Unauthorized Trading Attorney

unauthorized trading

The law requires financial advisors to obtain their clients’ permission before each transaction. Though brokers make recommendations to their clients, it is the clients who must ultimately agree to those recommendations before any trading takes place. A client may provide a written discretion, giving financial advisors permission to trade without prior approval for each trade. However, this is very rare. When advisors execute trades in their clients’ accounts without their expressed permission, they have engaged in unauthorized trading.

Brokers who buy and sell securities behind an investor’s back may be trying to defraud clients. Even brokers who believe they’re acting in their investor’s best interests cannot buy or sell securities without permission. For example, being unable to get in touch with an investor but making the trade anyway constitutes unauthorized trading – even if the broker believes it benefits the investor.

How to Spot Unauthorized Trading

When establishing a relationship with a broker and brokerage firm for investments, you set your investment objectives, investor profile, and risk tolerance level. Your broker must use these three things to determine the best financial strategy for you.

The Financial Industry Regulatory Authority (FINRA) requires brokers to send their clients statements that document transactions in an account. These notifications allow you to track the trading of your securities. Not every investor reviews his or her monthly statements from a broker. This creates an opportunity for a broker to trade on your behalf without your permission and without you noticing.

If you know what to look for, you can spot unauthorized trading. Always read your confirmations and account statements from your broker. If you see any transactions you did not approve or you do not recognize, act at once. Time is essential in unauthorized trading scenarios.

Contact the brokerage firm’s branch manager and report the discrepancy. Also contact the compliance department of your brokerage firm, following up with a phone call to ensure they’ve received your complaint. The longer you wait to report an unauthorized transaction, the less credible your argument.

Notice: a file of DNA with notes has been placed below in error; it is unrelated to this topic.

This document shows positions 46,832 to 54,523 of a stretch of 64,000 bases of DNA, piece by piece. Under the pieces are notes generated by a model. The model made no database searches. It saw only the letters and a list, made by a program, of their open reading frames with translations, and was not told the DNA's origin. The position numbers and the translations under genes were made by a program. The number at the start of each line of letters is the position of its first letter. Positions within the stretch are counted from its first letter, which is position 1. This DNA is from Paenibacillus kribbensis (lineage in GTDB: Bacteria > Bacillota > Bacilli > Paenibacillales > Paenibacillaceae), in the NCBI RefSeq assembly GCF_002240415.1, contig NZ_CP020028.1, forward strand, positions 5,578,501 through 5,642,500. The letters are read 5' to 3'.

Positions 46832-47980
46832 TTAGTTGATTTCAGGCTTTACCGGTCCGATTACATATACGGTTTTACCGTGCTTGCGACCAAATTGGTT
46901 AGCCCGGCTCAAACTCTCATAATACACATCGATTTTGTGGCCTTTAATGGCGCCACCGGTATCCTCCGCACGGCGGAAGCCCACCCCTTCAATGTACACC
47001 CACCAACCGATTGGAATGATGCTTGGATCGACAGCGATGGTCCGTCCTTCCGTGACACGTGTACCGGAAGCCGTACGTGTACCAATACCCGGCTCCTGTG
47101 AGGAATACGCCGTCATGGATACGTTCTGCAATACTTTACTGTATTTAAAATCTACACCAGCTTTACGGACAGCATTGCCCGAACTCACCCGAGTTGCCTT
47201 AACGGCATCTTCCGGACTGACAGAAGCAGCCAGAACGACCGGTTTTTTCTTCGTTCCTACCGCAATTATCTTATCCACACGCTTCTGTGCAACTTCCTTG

Protect Yourself from Broker Misconduct

Unauthorized trading is one of many ways a broker can harm his or her clients. Making transactions in your account without first obtaining permission may give the broker more money in commissions or serve the broker’s own purposes in some other way. If brokers act within their personal self-interest, it constitutes broker misconduct. You may avoid becoming a victim of unauthorized trading and broker misconduct with these tips:

  • Give and repeat instructions to your broker. Be clear and concise in your directions, leaving no room for misinterpretations. Promote a mutual understanding of every transaction.
  • Communicate openly with your broker. If you spot a transaction on your account that you did not authorize, connect with your broker to find out what happened. It may have been a simple misunderstanding, or there may be fraud involved.
  • Retain all documents your broker sends you for your records, and make note of conversations you have. Documenting your communications will help you in the future if you have to file a claim with FINRA.
  • Read your account statements thoroughly. Wise investors read and retain all transaction notifications and confirmations. Ignoring these papers can result in failing to notice suspicious activity right away.

The sooner you file a claim of unauthorized trading in your account, the better your chances are of winning an arbitration case. Erez Law can help you file a FINRA arbitration claim. We can recognize signs of unauthorized trading and other forms of broker misconduct in your account and give you professional legal advice moving forward. Unlike most law firms, we specialize in helping clients in this type of securities fraud law. Call (888) 840-1571 or contact us online for a free consultation.